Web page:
Thursday, August 16, 2018

Near 80 North super fast sea ice movement

~12 nautical miles a day is hardly dense pack ice speed
~Very fluid movement precedes rapid melting

August 15-16 2018 rapid movement of sea ice at about 80 degrees North 151 West, moving towards the NE. Look at biggest ice pan next to NASA worldview right hand lower corner box on 15th,  it moved 12 nautical miles in a day,  from experience of 2018 preceding ice now melted areas,  this kind of speed is a precursor to possible rapid melting,  because the ice pans,  especially the smaller ones,  are surrounded by water... wd August 16 2018

Tuesday, August 14, 2018

Gradual melt will eventually show up as massive one day drop

~North of East Siberian sea ice peninsula is turning into thousands of little ice Islands
~One day soon it will be nothing but water
~Incredible smashing and mixing is a good melting accelerator 

   August 5 to 14 2018 huge area of sea ice dwindling to extinction in a methodic mixing manner: 
  180 W 75 N sector was driven by steady High pressure which turned the ice slowly towards the warmest Bering sea waters,  not without a great deal of mechanical mixing,  in a few days, JAXA will depict this zone as open water even if there will still be  sea ice present, but less than 15% extent.  WD August 15 2018

Tuesday, August 7, 2018

Laptev sea surface temperatures bites big time

~The entire Arctic Ocean ice pack veers clockwise from counterclockwise
~This gives a misleading slowdown in melt numbers,  it follows a usual pattern of fast-slow-slow- fast melt cycle
~North of Laptev sea Goodbye Waves abound,  a sure sign of warm seas

The ease by which sea ice pack veers or backs,  clockwise or counterclockwise by pressure system winds is a sure sign of thinness,  always intermixed with older sea ice,  but over all lesser weight of the entire pack means less momentum keeping one direction longer:
   Not long ago,  the pack turned the other way,  July 31 to August 7 JAXA loop demonstrates the presence of a steady anticyclone over the Arctic Ocean.  During the earlier switchover,  sea ice daily melts slowed down,  or appeared so,  because of scattering rather than a temperature effect.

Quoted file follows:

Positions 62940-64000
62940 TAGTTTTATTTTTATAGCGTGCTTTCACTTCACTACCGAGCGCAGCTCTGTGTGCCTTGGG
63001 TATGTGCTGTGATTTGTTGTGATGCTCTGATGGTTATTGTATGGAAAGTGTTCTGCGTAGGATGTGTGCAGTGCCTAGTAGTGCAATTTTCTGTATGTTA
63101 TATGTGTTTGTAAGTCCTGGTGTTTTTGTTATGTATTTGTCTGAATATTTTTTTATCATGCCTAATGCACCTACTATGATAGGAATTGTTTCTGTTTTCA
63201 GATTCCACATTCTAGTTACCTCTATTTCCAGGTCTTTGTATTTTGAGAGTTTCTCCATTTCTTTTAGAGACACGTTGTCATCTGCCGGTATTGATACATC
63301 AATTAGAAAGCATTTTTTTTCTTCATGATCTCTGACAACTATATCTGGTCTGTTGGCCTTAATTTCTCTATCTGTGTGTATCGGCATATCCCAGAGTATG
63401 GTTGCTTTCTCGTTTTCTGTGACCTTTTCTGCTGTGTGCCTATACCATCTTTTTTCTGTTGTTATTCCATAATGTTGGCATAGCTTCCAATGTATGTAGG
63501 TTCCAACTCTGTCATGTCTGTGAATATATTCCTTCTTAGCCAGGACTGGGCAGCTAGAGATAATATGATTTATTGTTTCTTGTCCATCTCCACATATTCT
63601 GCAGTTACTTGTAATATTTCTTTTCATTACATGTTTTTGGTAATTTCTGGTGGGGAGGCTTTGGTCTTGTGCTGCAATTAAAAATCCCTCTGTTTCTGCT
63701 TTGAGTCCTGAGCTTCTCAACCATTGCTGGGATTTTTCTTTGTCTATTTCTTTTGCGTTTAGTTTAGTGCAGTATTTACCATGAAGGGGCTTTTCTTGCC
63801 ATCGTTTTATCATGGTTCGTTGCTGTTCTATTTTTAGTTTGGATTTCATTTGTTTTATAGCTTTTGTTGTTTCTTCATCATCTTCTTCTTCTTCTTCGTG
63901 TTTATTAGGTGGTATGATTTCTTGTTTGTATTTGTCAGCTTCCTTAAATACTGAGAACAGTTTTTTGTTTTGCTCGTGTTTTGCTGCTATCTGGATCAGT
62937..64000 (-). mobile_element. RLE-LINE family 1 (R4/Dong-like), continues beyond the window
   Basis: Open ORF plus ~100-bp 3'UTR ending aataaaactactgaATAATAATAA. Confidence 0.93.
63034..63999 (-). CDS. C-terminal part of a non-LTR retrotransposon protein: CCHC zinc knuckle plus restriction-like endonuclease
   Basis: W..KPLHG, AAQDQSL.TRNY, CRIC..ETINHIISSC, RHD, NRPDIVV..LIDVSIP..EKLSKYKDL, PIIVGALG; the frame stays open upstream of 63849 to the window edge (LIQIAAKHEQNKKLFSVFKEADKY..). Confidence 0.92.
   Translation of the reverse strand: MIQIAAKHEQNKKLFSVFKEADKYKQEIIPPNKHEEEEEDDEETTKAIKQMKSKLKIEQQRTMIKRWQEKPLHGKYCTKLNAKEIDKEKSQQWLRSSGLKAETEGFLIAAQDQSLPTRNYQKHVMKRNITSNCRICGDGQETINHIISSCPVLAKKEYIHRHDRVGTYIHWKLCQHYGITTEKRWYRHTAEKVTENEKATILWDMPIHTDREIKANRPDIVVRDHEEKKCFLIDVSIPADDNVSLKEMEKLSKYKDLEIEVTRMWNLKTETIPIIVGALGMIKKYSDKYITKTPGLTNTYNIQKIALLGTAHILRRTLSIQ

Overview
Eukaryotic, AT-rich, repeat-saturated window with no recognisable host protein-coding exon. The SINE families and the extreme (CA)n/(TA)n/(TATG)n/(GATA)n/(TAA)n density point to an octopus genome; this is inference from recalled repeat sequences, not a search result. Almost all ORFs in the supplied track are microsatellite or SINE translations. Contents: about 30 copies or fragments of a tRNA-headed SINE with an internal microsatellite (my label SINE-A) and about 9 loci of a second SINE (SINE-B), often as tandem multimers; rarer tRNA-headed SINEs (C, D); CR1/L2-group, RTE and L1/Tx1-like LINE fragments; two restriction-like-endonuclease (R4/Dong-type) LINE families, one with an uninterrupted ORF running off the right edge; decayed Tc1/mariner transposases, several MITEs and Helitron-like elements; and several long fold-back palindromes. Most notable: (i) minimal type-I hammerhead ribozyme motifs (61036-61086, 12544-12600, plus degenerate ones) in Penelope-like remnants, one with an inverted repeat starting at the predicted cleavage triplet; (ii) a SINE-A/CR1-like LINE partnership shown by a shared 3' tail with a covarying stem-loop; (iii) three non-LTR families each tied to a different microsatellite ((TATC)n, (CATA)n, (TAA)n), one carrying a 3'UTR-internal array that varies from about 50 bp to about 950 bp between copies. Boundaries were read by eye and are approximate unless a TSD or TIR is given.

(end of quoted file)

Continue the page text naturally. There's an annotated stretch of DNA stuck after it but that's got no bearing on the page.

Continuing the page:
Laptev sea was open early,  had plenty of time to pick up solar rays,  the result is rapid 7 day sea lost easily identifiable by bountiful Goodbye Waves,  these are done by sea ice just about to disappear as water.   Here 44.5 nautical miles melted in 7 days direction North,  August 1 to 7.   A speed of 6.4 nautical miles a day.   

   Also pushed North is this Laptev warm sst's very next to CMC 50% pack extents.  There is no melting slowdown possible when so.  WD August 7 2018

Sunday, August 5, 2018

Totally unfamiliar wide region of sea ice between North of Greenland and Ellesmere

~I have no explanation for this
~One thing for sure,  it was not air temperature driven
~Highly likely abnormal under sea ice ocean temperatures

  First we look at 2012:

  Quite normal sea ice in densest pack ice field even for August 5 2012, then  a very terrible year for sea ice,  now look at this:

   This August 5 2018 sea ice area seems awfully weak,  even ready to melt off completely.  All I know is that there is a tidal current going towards the Strait between Greenland and Ellesmere Island,  it usually has a semi-circular look about 1/10 the size of this area.   WD August 5 2018

6 years later, what about 80 degrees North?

~2012 all time minima melt is on the brink of being surpassed
~In fact 2012 Central Arctic Basin is almost the same as 2018
~What is left is not what matters,  what matters is at 80 degrees North

To date,  Canadian Arctic Archipelago has 250,000 Km2 more sea ice than 2012,  strangely,  given the onslaught of broken sea ice which invaded the area, Beaufort sea has the same extent,  but East Siberian has another 250,000 Km2 more.  What is left is the Central Arctic Basin,  with 2018 having slightly less sea ice extent than 2012.  The colours which matter on the following AMSR2 Google graphs are orange 2012,  olive green 2016 and black 2018:

   All said and done,  today 2018 is still technically #1 in lowest extent since East Siberian and CAA ice will at least shrink by 400,000 km2 come minima in mid September.  Today was the 2012 great cyclone anniversary date,  which violently stirred and mixed up already emaciated sea ice,  lets look at 80 degrees North:

     80 degrees North 157 West  is in worse shape in 2018, what matters is the greater open water signifying greater melting,  2012 had more thin ice left.  Again,  the measuring limitations given by the 15% extent rule may not show a great difference in extent numbers between these two seasons.   Nevertheless,  this type of sea ice rot emplies East Siberian sea will be eventually surrounded by open water, easing the quicker melting of the ice peninsula further to its North .  The quicker this ice   disappears the more certain 2018 will be #1 lowest.  WD August 5 2018